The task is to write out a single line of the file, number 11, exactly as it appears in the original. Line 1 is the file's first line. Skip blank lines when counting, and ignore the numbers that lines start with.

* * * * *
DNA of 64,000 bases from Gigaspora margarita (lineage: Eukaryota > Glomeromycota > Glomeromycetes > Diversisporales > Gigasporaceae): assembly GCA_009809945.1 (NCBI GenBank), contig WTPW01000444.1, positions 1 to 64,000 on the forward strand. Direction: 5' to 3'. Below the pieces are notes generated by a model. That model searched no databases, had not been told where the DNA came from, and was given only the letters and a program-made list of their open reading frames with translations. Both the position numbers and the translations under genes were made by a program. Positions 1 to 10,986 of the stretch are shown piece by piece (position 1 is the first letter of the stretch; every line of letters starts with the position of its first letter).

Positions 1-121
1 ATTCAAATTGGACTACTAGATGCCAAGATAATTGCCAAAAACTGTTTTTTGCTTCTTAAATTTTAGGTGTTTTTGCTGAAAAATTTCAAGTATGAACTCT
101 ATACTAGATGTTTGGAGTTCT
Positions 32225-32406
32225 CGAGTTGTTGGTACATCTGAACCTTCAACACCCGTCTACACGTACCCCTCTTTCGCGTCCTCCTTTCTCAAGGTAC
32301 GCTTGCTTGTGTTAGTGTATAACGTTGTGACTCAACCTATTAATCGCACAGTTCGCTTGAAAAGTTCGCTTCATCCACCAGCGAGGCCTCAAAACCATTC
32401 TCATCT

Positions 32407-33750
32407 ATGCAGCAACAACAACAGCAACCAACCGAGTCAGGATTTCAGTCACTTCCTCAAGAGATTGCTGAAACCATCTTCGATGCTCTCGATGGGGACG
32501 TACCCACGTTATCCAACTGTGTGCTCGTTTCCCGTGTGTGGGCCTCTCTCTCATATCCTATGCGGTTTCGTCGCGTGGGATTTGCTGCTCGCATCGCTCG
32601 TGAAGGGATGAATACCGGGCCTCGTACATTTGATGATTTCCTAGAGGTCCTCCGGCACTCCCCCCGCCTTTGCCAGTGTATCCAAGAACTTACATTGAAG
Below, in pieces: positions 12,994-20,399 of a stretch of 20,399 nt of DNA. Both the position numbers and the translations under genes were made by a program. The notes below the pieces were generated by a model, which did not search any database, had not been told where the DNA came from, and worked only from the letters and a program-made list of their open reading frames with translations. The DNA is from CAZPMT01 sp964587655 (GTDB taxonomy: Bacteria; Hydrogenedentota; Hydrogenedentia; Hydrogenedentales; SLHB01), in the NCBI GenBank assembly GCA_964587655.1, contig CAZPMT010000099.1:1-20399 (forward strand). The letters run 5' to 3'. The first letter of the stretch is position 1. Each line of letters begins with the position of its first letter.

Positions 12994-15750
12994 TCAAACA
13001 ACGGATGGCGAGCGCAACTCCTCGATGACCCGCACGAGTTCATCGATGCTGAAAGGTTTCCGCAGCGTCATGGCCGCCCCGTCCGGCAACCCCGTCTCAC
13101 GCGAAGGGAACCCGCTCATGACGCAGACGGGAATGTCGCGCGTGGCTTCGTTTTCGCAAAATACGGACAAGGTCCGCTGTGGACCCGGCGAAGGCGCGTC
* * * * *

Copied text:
32501 TACCCACGTTATCCAACTGTGTGCTCGTTTCCCGTGTGTGGGCCTCTCTCTCATATCCTATGCGGTTTCGTCGCGTGGGATTTGCTGCTCGCATCGCTCG